Lee: This is what balances it all out. Can’t carry it in the back pocket. Not much in the back pockets, luckily.

Tim: [Dumps out his change] Although the flashlights have rechargeable batteries, I have this. [Shows a tin originally filled with mints someone in Korea gave him…] There’s a AAA alkaline battery mixed in with the remaining mints.

Of course, everyone needs a ruler. You can’t imagine—especially in the factory—how often I use a ruler.

When I fly it takes me a while at the airport to unload and reload.

I have an old Fuse that I’ve modified by removing the knife blade and substituting a file. I engraved “Airline Legal” on it because according to the TSA regulations, it is. But every agent has discretion to make his/her own decisions. Some agents said the can/bottle opener is a blade. I explained that we intentionally make the tip rounded because it’s not just a can opener, it’s a bottle opener, and you don’t want the tip to puncture the cap. So far, that’s worked. I finally ground it even more so there’s no doubt it’s not a blade.

5. extras of everything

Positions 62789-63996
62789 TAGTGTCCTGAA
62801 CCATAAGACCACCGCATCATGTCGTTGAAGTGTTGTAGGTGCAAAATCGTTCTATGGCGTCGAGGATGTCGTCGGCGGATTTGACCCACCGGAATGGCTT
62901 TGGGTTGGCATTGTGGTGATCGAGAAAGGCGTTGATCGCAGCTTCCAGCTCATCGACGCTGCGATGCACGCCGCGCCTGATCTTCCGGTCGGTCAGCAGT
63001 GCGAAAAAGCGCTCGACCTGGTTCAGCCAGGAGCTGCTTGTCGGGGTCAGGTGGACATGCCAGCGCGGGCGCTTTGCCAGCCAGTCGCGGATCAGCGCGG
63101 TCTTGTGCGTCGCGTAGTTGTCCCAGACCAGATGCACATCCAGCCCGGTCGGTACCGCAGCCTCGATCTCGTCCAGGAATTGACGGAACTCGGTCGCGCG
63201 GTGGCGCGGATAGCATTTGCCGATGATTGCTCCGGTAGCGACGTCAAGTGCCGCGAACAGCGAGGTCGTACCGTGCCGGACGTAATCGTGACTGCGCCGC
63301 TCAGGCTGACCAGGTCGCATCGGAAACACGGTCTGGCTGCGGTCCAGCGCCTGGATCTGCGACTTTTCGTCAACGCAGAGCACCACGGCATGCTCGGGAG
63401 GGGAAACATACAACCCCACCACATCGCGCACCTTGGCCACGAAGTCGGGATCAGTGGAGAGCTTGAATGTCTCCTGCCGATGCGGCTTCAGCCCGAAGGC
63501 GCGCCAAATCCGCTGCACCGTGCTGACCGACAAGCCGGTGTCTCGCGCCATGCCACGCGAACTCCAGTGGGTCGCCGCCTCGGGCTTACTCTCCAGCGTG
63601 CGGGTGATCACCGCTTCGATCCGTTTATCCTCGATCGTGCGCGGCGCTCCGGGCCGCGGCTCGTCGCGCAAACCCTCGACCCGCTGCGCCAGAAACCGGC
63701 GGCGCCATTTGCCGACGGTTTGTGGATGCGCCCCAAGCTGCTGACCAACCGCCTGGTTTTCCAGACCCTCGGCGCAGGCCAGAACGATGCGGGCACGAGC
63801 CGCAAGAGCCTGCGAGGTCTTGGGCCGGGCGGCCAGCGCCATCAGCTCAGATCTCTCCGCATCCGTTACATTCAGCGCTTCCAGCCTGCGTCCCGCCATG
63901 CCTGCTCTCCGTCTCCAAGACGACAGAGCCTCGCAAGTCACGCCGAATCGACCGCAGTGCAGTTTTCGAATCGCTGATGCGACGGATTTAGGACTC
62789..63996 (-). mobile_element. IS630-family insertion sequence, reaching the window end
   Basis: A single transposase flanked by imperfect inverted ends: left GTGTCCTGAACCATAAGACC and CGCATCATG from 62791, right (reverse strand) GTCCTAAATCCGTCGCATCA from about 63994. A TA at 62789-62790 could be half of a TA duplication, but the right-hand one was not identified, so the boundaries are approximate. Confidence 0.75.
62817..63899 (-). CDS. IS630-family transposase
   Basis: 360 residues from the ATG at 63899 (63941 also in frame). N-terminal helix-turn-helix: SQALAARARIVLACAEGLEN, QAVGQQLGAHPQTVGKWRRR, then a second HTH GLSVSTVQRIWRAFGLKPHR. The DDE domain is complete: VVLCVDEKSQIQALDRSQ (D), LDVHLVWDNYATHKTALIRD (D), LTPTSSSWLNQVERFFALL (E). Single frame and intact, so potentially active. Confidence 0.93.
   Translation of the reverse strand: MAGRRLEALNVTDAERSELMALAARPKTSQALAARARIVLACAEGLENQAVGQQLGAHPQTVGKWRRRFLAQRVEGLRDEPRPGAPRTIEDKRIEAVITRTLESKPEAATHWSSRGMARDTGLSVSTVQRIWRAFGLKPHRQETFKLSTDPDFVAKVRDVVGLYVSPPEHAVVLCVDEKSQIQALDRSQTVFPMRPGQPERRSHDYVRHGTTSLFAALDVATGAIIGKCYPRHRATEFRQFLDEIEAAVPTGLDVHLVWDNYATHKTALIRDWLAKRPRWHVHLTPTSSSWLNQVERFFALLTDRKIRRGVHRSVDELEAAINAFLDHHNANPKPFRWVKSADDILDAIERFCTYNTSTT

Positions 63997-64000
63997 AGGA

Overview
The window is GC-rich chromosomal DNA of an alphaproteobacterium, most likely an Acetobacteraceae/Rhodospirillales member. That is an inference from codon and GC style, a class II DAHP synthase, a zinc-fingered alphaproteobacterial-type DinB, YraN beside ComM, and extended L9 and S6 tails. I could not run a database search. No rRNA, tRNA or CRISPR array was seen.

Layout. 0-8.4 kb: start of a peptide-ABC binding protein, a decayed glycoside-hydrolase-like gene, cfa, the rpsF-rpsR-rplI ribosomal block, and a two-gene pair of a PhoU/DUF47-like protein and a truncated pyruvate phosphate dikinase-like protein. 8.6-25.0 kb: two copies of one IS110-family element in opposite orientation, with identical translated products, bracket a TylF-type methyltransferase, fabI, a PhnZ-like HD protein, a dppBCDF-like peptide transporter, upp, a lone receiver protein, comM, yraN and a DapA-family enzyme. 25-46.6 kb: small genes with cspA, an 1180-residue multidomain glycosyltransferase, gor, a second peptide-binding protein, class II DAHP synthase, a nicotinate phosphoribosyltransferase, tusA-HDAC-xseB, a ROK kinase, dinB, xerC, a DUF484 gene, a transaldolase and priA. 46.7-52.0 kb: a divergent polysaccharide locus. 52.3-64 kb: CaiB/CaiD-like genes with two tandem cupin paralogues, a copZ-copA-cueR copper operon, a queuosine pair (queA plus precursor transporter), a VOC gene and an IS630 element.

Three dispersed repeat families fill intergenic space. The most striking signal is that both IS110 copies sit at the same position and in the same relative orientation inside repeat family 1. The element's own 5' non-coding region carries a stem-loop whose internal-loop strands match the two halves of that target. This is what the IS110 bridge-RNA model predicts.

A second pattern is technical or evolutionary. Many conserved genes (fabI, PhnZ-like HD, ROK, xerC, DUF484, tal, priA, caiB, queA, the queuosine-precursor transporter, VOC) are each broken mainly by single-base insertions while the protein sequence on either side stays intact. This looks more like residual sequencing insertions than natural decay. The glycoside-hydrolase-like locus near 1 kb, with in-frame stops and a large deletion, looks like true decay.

Tim: I usually wear a fanny pack. Mainly it’s filled with a piece of foam because I primarily wear it as a lumbar support. But I have a few other things in it as well. You just gotta have a few extra plastic bags because you just never know. And you never know when you might need some cord to tie something up. I don’t mind my grandkids squealing, but there are other times I might want the ear plugs.

6. the wallet

Lee: This [wallet] is what balances it all out. Can’t carry it in the back pocket. [Holds up wallet]: I remember this from my childhood. [Takes a ruler out.] How thick is it? 3 inches? Nope: only about 2.5 inches.

Tim: I admit my wallet is thicker than most but who wouldn’t carry some bandages and a few extra business cards, and their Hostelling International lifetime membership card? And the duct tape holding my wallet together? I believe in using things as long as I possibly can, and to repair rather than replace.

thanks, tim and lee

Thanks so much to Tim and Lee for taking the time to meet with us and show us their favorite things (stories included). If you want even more of this, see how Tim’s EDC has evolved by checking out this 2019 interview he did with Gear Junkie.

Lee and Tim Leatherman